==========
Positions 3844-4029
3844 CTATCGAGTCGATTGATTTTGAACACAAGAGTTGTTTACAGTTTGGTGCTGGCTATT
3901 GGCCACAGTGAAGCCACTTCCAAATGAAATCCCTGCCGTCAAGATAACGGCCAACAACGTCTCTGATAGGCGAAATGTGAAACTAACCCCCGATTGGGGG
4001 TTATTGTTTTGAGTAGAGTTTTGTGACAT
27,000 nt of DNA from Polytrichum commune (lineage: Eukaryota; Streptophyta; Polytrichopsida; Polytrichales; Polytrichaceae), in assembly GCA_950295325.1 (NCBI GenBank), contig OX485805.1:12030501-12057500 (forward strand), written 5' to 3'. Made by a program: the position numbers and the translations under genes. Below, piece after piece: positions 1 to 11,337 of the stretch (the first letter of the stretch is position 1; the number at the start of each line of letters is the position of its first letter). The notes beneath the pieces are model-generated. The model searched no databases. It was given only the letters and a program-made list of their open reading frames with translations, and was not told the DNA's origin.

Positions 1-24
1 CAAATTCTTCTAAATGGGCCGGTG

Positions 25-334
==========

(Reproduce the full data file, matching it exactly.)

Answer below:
Positions 3844-4029
3844 CTATCGAGTCGATTGATTTTGAACACAAGAGTTGTTTACAGTTTGGTGCTGGCTATT
3901 GGCCACAGTGAAGCCACTTCCAAATGAAATCCCTGCCGTCAAGATAACGGCCAACAACGTCTCTGATAGGCGAAATGTGAAACTAACCCCCGATTGGGGG
4001 TTATTGTTTTGAGTAGAGTTTTGTGACAT
27,000 nt of DNA from Polytrichum commune (lineage: Eukaryota; Streptophyta; Polytrichopsida; Polytrichales; Polytrichaceae), in assembly GCA_950295325.1 (NCBI GenBank), contig OX485805.1:12030501-12057500 (forward strand), written 5' to 3'. Made by a program: the position numbers and the translations under genes. Below, piece after piece: positions 1 to 11,337 of the stretch (the first letter of the stretch is position 1; the number at the start of each line of letters is the position of its first letter). The notes beneath the pieces are model-generated. The model searched no databases. It was given only the letters and a program-made list of their open reading frames with translations, and was not told the DNA's origin.

Positions 1-24
1 CAAATTCTTCTAAATGGGCCGGTG

Positions 25-334